The 1890’s was a very interesting period of cartridge development. The Italians were effectively the first to consider the 6,5mm as a viable military calibre. One of the chief designers was Luigi Scotti, Chief Inspector of the Pirotecnica di Bologna. He was instrumental in the design of the M91 cartridge during the 1890-92 trials. The early cases were rimmed but taking note of the rimless designs by German and Belgian manufacturers, adopted the rimless case which became the M91 cartridge. The work did by the Italians with their various case designs gave rise to nearly all the other 6,5mm military cases developed during this period.

A version of the M1890 case was adopted by Mannlicher, which became the 6,5x53R model M93 Romanian/M95 Dutch Mannlicher. This in turn led to a rimless version, namely the 6,5×54 Mannlicher Schoenauer. The Germans, who had submitted trial rifles in 1890-91 to the Italian Trials committee and had been experimenting with small calibres for military rifles, came out with the 6,5×55 model M94 Swedish Mauser, based on the M88 case design. The 6,5x54SR Daudetau case was designed in 1894-95, on a variation of an earlier Nagant Freres case. This later developed into the 7.62x54R Nagant. In a joint German/Portuguese development, Mauser developed the 6.5×58 Portuguese in 1904, again on the M88 base. Even the Japanese adopted their version of the 6.5mm in 1897 with the 6.5×50 Arisaka Type 30.

The first cartridges were called M91 and had a flat base and used a two based powder developed by Nobel, namely Ballistite with a wad of cotton wool. This gave some problems regarding throat erosion and the Italians devised their own powder, namely Solenite in 1896. From the introduction of Solenite the headstamp included an ‘X’ at the 9 o’clock position indicating the use of Solenite, which leads to the assumption that Ballistite was also still used during this period. Solenite was similar to Filite and Cordite, but the nitro-glycerine content being reduced to 33 per cent, with a corresponding increase in the nitrocellulose content. The method of manufacture of Solenite was similar to that of cordite. Capua Arsenal used the ‘X’ until 1911 and until around 1909 by the Bologna Arsenal. The design also changed in 1895 with the introduction of a recessed/grooved base and the headstamp was done in relief.  The last major change happened in 1907 when the bullet was made with a groove near the base to facilitate crimping.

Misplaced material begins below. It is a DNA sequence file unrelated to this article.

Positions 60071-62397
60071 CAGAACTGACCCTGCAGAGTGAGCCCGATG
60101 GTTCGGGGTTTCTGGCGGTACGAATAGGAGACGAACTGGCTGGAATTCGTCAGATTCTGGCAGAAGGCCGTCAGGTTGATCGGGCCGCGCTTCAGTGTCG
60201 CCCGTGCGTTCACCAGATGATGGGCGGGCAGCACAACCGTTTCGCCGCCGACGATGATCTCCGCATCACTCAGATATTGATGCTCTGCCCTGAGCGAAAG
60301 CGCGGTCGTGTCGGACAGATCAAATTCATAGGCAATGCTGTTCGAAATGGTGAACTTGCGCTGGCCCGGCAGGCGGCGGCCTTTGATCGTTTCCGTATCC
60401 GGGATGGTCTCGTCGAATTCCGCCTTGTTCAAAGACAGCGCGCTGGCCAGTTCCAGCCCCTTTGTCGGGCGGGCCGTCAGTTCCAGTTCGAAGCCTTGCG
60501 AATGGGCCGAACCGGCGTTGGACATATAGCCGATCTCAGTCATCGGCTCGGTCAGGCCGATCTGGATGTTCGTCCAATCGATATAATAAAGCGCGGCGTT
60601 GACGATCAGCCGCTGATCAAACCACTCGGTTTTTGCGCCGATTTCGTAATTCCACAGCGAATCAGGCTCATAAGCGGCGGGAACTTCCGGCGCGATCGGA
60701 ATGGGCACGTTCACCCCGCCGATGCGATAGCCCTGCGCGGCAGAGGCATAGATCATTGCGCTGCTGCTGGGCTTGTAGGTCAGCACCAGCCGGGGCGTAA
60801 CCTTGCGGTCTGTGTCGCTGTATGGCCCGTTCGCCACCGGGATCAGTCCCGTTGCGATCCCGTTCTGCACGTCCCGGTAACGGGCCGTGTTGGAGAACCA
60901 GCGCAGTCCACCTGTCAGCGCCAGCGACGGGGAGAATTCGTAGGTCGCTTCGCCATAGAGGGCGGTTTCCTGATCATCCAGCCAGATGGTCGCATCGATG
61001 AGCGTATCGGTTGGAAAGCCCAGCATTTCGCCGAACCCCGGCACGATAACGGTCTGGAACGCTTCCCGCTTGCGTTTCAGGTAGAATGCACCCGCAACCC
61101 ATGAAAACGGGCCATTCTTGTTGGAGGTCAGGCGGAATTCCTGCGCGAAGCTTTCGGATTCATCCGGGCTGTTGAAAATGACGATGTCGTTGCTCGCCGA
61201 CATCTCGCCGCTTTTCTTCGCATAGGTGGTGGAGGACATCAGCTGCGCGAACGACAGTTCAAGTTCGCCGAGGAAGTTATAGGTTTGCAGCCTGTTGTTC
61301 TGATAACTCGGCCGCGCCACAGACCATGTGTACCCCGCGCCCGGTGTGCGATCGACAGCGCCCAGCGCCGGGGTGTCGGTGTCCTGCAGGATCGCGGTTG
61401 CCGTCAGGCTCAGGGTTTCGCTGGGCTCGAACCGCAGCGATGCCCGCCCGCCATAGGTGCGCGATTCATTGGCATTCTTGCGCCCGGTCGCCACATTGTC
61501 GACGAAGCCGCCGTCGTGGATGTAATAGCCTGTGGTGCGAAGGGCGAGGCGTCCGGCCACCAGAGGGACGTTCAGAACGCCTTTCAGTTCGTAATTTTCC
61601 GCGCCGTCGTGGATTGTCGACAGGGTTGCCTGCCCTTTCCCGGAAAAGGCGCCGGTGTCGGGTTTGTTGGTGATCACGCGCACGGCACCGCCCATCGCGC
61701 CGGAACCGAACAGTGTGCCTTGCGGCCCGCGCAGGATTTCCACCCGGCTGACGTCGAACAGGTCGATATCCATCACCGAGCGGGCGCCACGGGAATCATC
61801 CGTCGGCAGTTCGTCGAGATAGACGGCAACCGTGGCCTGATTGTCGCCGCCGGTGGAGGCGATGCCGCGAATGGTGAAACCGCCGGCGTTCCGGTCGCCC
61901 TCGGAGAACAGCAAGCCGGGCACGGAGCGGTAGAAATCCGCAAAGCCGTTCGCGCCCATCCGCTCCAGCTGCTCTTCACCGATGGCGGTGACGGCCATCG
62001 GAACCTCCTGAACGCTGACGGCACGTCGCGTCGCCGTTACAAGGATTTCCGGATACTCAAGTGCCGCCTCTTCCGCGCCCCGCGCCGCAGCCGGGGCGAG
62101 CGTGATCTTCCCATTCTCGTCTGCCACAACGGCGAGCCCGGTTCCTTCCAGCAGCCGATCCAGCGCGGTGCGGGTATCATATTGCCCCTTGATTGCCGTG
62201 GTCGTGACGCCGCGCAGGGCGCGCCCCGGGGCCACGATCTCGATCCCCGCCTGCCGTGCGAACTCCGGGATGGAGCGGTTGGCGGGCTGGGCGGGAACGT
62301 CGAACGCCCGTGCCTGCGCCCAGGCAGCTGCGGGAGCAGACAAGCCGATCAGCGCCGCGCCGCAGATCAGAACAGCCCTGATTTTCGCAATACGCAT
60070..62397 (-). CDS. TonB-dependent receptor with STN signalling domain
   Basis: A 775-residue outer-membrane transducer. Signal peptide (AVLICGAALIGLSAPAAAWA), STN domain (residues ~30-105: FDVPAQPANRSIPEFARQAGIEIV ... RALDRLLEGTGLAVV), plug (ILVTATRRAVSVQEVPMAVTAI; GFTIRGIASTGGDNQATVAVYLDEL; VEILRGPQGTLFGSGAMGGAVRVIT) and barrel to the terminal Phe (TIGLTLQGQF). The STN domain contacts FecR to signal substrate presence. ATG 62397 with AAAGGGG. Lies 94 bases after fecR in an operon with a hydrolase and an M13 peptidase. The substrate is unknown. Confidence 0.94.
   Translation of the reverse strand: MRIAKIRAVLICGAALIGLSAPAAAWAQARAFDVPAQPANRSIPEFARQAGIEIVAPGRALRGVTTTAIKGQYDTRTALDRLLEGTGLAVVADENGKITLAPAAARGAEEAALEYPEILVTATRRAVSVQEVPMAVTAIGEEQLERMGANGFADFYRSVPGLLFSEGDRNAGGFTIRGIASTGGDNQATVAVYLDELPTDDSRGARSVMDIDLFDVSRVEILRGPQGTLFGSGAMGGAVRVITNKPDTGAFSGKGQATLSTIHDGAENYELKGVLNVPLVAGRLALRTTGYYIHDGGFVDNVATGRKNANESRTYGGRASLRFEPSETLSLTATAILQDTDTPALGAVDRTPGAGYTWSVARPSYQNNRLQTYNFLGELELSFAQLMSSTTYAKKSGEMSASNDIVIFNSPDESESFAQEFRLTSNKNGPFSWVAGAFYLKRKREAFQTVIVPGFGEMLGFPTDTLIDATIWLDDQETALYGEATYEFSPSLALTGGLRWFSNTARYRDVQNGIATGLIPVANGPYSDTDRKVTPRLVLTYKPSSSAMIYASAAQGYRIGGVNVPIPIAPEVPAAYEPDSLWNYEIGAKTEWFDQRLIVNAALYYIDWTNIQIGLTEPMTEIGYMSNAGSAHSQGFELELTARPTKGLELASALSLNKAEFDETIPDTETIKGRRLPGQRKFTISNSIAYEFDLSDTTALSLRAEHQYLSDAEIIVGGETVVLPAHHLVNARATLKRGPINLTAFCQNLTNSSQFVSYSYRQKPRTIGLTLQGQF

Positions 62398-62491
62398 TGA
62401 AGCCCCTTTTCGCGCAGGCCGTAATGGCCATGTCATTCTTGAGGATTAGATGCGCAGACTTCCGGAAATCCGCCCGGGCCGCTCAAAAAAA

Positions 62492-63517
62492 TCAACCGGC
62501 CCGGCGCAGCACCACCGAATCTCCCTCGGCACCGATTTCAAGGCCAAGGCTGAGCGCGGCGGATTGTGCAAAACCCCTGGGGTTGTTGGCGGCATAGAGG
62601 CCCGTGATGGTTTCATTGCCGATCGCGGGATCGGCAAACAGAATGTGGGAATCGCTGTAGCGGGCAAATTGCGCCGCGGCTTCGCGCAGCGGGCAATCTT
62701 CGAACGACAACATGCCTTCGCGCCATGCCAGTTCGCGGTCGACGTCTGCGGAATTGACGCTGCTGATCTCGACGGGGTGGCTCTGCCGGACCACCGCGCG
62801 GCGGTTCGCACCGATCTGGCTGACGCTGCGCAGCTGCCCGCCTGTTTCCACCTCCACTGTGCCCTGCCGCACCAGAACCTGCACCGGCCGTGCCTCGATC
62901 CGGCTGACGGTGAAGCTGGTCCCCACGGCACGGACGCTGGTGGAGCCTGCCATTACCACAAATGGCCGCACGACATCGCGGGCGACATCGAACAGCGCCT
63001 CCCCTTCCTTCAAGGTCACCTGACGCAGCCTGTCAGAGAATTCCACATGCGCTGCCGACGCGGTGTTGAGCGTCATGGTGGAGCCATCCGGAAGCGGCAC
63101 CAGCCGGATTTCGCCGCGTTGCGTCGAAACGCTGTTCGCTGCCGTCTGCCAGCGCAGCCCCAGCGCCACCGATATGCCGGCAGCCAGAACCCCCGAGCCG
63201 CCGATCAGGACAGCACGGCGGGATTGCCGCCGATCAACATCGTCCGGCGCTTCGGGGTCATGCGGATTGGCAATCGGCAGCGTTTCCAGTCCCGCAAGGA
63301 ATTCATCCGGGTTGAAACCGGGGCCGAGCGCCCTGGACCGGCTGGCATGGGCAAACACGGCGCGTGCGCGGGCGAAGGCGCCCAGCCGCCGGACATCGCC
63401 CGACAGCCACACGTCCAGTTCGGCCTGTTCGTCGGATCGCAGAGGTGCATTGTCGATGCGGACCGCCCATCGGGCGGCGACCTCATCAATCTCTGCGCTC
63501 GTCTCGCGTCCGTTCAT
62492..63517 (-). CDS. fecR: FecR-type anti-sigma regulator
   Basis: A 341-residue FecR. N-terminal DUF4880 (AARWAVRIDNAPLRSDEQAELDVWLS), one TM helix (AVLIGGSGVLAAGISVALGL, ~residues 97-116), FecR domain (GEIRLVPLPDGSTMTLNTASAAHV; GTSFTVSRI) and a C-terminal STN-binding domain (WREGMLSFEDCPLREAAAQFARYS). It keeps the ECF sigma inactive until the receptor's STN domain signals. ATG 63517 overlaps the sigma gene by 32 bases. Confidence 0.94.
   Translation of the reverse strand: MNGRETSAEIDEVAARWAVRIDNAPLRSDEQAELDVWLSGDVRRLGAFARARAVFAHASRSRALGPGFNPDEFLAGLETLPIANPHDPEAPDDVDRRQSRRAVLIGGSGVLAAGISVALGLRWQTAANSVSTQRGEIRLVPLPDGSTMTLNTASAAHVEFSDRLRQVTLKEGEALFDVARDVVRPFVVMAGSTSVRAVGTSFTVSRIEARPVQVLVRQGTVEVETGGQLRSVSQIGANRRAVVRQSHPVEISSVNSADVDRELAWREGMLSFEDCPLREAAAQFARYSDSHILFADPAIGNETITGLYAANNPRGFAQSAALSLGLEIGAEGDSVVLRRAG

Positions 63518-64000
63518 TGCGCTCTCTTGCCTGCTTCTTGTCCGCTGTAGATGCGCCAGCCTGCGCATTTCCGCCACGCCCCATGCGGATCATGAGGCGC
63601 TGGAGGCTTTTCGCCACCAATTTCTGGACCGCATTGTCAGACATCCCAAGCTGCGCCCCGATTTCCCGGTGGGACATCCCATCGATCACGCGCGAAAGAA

The headstamp system used by the Government Arsenals bore the initials of the head inspector at 12o’clock, with the arsenal and the date at the 6 o’clock position. At this stage, many of the inspectors’ names are still not known, and there were rumours that the Italian Government still regards this information as “classified”. The main arsenals were at Capua, Bologna and Turin, although it is possible that Turin did not produce any Carcano ammunition.

M91 Carcano ammunition was originally made without neck crimping (1892-95). Field experience showed problems with the primer leakages, leading to the adoption of the recessed base with the relief headstamp in a large circular groove in the head. This groove acts as a self-sealing crimp on the moment of firing and added hardness to the head, removing the risk of primer pocket expansion. A slight bolt face redesign made sure that the inner primer ring was “swaged” on the impact of firing, thus improving the gas seal between head and primer cup. It was also found that soldiers “improved” their ammunition by adding or subtracting powder from the cartridges and also that bullets moved in cases under recoil or under the vibration of horse drawn wagons during field transport. Thus, with the other improvements in the M1895 cartridge (or M91/95 as occasionally shown on packets), three triangular deep stab crimps were introduced, as well as a wide crimping cannelure on the bullet (no serrations).

This was standard practice up to the late 1930’s, when several of the commercial makers (SMI and BPD) commenced using the “neck cone” or crimp method, as there had been found during WW I and then during the Abyssinian war, that a lot of cases cracked at the crimp position (either from over stressed brass or age) so with the introduction of Gilding Metal jackets (original M91 jackets were CN), the mouth crimp was introduced as well (around 1939-40). Mouth crimping dies were easier to make than stab crimp dies and “punches”. The standard Ball projectile for the M91 and M91/95 cartridge was always the 162gr round nose as described. After WW 1, some experiments with Spitzer AP and Special ammo was trialled, but no suitable projectile was developed and as of 1938, the new spitser 7,35 cartridge had been introduced. With the onset of war, any “experimentation” was out of the question, and so the Italians persevered with the 6,5mm–162 grain RN cylindrical projectile.